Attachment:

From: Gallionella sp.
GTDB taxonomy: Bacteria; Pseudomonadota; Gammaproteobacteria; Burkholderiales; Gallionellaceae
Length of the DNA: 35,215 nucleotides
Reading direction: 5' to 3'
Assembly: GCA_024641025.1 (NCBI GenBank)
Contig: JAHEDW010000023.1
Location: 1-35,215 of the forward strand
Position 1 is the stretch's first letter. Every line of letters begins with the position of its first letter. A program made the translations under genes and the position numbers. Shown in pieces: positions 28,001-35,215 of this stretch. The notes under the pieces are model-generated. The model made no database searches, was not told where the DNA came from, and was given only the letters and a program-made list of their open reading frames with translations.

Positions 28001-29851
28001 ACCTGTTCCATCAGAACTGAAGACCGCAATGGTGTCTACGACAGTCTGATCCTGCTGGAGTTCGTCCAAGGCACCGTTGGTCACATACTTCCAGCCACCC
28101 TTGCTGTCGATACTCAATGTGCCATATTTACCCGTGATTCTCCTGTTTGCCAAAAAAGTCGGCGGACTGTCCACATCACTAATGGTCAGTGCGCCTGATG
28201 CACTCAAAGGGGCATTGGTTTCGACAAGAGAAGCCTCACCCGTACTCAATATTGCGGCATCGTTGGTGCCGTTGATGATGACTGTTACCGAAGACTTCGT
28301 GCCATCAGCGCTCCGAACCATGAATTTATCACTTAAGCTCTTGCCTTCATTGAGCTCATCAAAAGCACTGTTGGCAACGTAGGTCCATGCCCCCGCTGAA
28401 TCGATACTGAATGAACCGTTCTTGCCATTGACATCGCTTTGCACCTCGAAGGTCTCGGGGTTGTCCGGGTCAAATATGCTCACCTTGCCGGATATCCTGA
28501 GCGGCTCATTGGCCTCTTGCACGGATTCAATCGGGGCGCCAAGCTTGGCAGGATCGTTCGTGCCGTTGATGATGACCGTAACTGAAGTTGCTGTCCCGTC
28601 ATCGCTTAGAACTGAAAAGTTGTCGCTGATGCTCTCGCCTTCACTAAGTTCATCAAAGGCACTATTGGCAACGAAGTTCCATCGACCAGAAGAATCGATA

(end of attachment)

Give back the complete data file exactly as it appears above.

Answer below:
From: Gallionella sp.
GTDB taxonomy: Bacteria; Pseudomonadota; Gammaproteobacteria; Burkholderiales; Gallionellaceae
Length of the DNA: 35,215 nucleotides
Reading direction: 5' to 3'
Assembly: GCA_024641025.1 (NCBI GenBank)
Contig: JAHEDW010000023.1
Location: 1-35,215 of the forward strand
Position 1 is the stretch's first letter. Every line of letters begins with the position of its first letter. A program made the translations under genes and the position numbers. Shown in pieces: positions 28,001-35,215 of this stretch. The notes under the pieces are model-generated. The model made no database searches, was not told where the DNA came from, and was given only the letters and a program-made list of their open reading frames with translations.

Positions 28001-29851
28001 ACCTGTTCCATCAGAACTGAAGACCGCAATGGTGTCTACGACAGTCTGATCCTGCTGGAGTTCGTCCAAGGCACCGTTGGTCACATACTTCCAGCCACCC
28101 TTGCTGTCGATACTCAATGTGCCATATTTACCCGTGATTCTCCTGTTTGCCAAAAAAGTCGGCGGACTGTCCACATCACTAATGGTCAGTGCGCCTGATG
28201 CACTCAAAGGGGCATTGGTTTCGACAAGAGAAGCCTCACCCGTACTCAATATTGCGGCATCGTTGGTGCCGTTGATGATGACTGTTACCGAAGACTTCGT
28301 GCCATCAGCGCTCCGAACCATGAATTTATCACTTAAGCTCTTGCCTTCATTGAGCTCATCAAAAGCACTGTTGGCAACGTAGGTCCATGCCCCCGCTGAA
28401 TCGATACTGAATGAACCGTTCTTGCCATTGACATCGCTTTGCACCTCGAAGGTCTCGGGGTTGTCCGGGTCAAATATGCTCACCTTGCCGGATATCCTGA
28501 GCGGCTCATTGGCCTCTTGCACGGATTCAATCGGGGCGCCAAGCTTGGCAGGATCGTTCGTGCCGTTGATGATGACCGTAACTGAAGTTGCTGTCCCGTC
28601 ATCGCTTAGAACTGAAAAGTTGTCGCTGATGCTCTCGCCTTCACTAAGTTCATCAAAGGCACTATTGGCAACGAAGTTCCATCGACCAGAAGAATCGATA